Orrin Hatch came from nothing, and he made it.

In office for 40 years, he’s president pro tempore of the Senate and chairs the powerful committee writing the Senate GOP’s tax plan. He’s using that perch, he explained last week, so that everybody can have the same chance he did.

As the Senate put the finishing touches on its tax bill in his Finance Committee last week, Hatch got into it with Ohio Democratic Sen. Sherrod Brown, who was lambasting the bill as a giveaway for the rich.

“I come from the poor people. And I’ve been here working my whole entire stinkin’ career for people who don’t have a chance. And I really resent anyone saying that I’m just doing this for the rich. Gimme a break,” Hatch told Brown. “I come from the lower middle class originally. We didn’t have anything. So don’t spew that stuff on me. I get a little tired of that crap.”

Hatch, satisfied with the exchange, shared a video of it on social media, adding a few narrative details.

The Senate has yet to approve its own version of tax reform, but the bill that emerged from the House of Representatives has a provision that would have had a younger Hatch howling in protest. The bill requires graduate students who get tuition waivers to pay taxes on the forgiven fees as if they were ordinary income. 

Hatch went to to the University of Pittsburgh Law School on a scholarship when tuition there ranged from $1,100 to $1,300 per year.

The bottom tax rate in 1960 was 20 percent, which would have put Hatch’s tax bill at around $780 for the waiver. In an interview with the local Utah press in 2015, the senator described his ordeal, which at the time was tax-free. “It was a blessing to me that I had that honors scholarship. I could have never gone to law school. I mean, we had three kids and were living in a chicken coop and hardly able to get by. And at BYU I was a janitor,” he said.

Had Hatch been required to pay that additional $780, he may never have made it through law school, unless he had saved up a true fortune during his time as a janitor paying his way through Brigham Young University.

But that’s far from the only way in which privileges and advantages invisible to Hatch enabled his rise. Because of inflation, the school’s $1,300 tuition translates to roughly $11,000 today in what is called purchasing power, but it no longer has the power to purchase the same thing: The law school’s tuition is now listed at $38,500. If the school forgives any of that, the tax man could come for the student. (If the final GOP bill attempts to distinguish between honors scholarships and other types, schools are likely to simply rename all of them, meaning Republicans will either have to tax all waivers or none.)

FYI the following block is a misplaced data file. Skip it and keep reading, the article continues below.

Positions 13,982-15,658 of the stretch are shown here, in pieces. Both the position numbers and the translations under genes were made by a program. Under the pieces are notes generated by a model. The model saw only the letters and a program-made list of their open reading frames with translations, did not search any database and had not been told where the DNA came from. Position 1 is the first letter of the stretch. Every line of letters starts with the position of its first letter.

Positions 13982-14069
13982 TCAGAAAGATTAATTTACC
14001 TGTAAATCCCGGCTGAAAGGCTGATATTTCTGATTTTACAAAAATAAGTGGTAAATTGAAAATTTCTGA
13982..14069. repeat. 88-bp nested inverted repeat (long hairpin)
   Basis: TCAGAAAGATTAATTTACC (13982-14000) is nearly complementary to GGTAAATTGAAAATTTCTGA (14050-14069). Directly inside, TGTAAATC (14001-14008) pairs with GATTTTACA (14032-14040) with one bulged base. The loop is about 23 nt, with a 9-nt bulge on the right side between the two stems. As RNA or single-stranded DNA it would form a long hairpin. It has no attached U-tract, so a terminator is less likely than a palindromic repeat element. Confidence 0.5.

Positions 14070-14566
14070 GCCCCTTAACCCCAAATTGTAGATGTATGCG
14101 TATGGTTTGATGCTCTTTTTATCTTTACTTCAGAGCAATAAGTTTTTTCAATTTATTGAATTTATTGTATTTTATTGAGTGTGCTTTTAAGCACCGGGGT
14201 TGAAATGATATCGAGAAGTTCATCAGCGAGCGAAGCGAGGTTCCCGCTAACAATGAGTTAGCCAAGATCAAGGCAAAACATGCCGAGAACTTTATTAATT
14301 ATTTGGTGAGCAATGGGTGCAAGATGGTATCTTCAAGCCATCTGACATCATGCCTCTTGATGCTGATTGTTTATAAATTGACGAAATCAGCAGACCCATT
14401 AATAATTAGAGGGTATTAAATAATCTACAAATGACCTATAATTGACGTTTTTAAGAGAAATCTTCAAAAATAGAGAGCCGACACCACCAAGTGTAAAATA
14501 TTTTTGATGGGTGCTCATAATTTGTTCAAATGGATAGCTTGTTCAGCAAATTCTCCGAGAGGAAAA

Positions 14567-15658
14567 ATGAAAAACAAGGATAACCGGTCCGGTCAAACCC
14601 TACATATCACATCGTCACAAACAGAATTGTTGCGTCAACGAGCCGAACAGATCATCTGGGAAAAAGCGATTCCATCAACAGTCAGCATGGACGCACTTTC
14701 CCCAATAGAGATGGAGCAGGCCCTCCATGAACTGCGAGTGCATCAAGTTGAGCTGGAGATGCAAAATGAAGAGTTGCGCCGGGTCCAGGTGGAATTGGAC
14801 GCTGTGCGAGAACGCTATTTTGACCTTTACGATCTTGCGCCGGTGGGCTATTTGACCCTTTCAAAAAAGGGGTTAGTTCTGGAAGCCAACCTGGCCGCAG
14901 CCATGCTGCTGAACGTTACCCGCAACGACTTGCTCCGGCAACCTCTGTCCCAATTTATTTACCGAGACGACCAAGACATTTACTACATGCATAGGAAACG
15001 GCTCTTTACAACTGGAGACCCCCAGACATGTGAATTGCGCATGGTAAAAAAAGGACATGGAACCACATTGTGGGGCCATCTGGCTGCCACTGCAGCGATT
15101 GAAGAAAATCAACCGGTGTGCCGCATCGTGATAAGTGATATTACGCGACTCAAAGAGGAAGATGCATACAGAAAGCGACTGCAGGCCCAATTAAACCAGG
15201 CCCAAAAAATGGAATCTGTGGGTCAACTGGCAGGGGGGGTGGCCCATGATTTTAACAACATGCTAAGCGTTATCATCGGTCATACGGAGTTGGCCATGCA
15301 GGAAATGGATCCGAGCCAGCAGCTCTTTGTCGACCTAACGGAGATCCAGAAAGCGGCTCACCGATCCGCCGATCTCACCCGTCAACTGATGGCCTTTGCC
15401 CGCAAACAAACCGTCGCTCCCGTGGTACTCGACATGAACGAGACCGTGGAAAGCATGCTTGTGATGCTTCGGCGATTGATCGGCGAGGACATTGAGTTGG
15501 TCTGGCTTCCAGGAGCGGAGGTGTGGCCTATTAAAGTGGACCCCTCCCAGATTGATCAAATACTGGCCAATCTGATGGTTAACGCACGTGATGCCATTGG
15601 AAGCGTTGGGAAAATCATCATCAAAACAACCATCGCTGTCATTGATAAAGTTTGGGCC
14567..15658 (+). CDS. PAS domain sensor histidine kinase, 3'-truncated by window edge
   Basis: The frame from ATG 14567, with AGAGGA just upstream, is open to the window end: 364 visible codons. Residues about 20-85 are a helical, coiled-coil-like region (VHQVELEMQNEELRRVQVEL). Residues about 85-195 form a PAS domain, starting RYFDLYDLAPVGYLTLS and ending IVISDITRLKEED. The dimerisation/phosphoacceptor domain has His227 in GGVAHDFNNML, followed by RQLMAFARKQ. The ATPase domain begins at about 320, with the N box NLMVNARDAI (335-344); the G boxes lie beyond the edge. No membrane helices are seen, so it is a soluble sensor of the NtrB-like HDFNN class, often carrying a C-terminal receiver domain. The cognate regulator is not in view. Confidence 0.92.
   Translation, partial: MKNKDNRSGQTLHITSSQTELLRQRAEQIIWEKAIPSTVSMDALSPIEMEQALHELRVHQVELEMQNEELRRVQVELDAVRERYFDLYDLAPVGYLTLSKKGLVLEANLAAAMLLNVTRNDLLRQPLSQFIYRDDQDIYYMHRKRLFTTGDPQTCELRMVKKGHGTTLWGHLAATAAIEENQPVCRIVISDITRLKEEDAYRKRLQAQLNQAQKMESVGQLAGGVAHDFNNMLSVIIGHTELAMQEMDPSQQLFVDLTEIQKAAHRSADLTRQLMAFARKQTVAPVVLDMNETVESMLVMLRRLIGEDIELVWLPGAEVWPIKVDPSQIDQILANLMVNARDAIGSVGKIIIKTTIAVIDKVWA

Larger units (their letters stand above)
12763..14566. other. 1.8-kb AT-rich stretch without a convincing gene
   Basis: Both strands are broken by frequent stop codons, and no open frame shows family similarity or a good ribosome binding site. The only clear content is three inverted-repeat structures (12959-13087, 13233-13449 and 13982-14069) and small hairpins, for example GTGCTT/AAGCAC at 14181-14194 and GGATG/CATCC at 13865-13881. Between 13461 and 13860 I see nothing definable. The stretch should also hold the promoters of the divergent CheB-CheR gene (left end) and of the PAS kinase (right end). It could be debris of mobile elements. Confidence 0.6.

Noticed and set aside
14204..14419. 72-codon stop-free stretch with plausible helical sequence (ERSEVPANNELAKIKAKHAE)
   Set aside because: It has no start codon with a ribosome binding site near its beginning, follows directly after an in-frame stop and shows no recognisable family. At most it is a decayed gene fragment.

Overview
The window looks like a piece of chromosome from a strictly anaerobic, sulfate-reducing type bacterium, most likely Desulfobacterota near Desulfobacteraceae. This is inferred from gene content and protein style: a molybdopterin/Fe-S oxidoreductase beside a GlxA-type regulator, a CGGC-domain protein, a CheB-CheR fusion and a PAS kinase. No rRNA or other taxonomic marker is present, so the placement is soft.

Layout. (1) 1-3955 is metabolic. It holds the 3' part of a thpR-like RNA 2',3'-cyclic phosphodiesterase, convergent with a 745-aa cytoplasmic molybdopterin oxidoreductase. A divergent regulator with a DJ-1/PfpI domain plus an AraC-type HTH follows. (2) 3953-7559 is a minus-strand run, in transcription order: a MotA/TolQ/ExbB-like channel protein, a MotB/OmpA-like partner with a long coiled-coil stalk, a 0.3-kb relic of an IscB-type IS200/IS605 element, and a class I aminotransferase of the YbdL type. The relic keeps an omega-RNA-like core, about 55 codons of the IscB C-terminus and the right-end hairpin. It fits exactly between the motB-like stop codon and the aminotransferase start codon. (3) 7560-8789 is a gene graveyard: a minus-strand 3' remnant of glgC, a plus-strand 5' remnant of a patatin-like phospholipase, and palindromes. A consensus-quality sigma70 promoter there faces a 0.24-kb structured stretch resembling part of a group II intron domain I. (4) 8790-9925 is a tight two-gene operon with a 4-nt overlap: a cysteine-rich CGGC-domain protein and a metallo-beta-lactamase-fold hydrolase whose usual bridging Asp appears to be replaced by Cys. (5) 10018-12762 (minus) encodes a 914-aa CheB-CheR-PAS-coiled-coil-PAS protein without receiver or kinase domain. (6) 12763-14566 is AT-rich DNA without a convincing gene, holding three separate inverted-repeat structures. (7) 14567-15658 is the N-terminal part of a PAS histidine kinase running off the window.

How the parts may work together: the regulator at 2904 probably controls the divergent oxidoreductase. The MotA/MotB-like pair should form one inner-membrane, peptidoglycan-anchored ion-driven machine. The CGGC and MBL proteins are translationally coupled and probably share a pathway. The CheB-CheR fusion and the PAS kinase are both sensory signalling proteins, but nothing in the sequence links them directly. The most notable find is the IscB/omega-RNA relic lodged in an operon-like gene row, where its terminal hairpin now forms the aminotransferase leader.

Higher tuition rates mean greater student loans, something Hatch didn’t have to worry about as he went about starting his career. The House bill, meanwhile, also does away with the ability to deduct student loan interest payments from federal taxes. 

Not everyone can get as lucky as Hatch did, either, when it comes to how he got his scholarship. Let Hatch tell the tale:

After I took [the LSAT exam], it was in the cathedral of learning at the University of Pittsburgh, I thought, “Well I’ll go up to the 14th, 15th floor and apply for law school there.” So I went up there and the registrar’s door was locked. So I was standing there looking kind of mournful I guess, and a chubby person comes around the corner and says, “Hey, can I help you?”

And I said, “Well I don’t think so.” I said, “I wanted to apply to the law school and it looks like the registrar’s door is locked.”

He said, “I can help you; I’m a professor here.” He opened the door, he gave me the papers, and he said, “We want you here.”

I said, “You do?”

When I told him I was from Brigham Young University, he said, “You’re a Mormon?”

I said, “Yeah.”

He said, “Oh my gosh.” He said, “I went to Arizona State Law School. Those Mormons were the toughest competition we had.”

And I said, “Oh well, that’s great you know.”

And he said, “Why don’t you apply for a scholarship?”

I said, “Well, I don’t think I have good enough grades to really do it.”

He said, “Oh, I’m on the scholarship committee.”

And I said, “Well OK.”

And that must have been the sloppiest scholarship application in history at the University of Pittsburgh.

And two weeks later I received a full honor’s scholarship and had it all the way through law school. It was a blessing to me that I had that honors scholarship. I could have never gone to law school. I mean, we had three kids and were living in a chicken coop and hardly able to get by. And at BYU I was a janitor.

Hatch, however, may not entirely have forgotten the class lessons he learned swabbing those BYU halls. Neither the student loan nor the tuition provision that the House passed are in the Senate tax plan that came through Hatch’s committee. If it gets through the full Senate, Hatch is likely to get a seat on the conference committee, where he’ll have one more chance in his stinkin’ career to fight for people who don’t have a chance.

If the provision does become law, it probably won’t be retroactive. That’s a good thing for Hatch: With interest and fees, the bill for his unpaid tuition taxes from 1962 could easily climb north of $100,000.

Sign up to get Ryan Grim’s newsletter in your inbox.

Top photo: Sen. Orrin Hatch, R-Utah, arrives for a tax reform hearing before the Senate Finance Committee on Capitol Hill on Sept. 14, 2017 in Washington, D.C.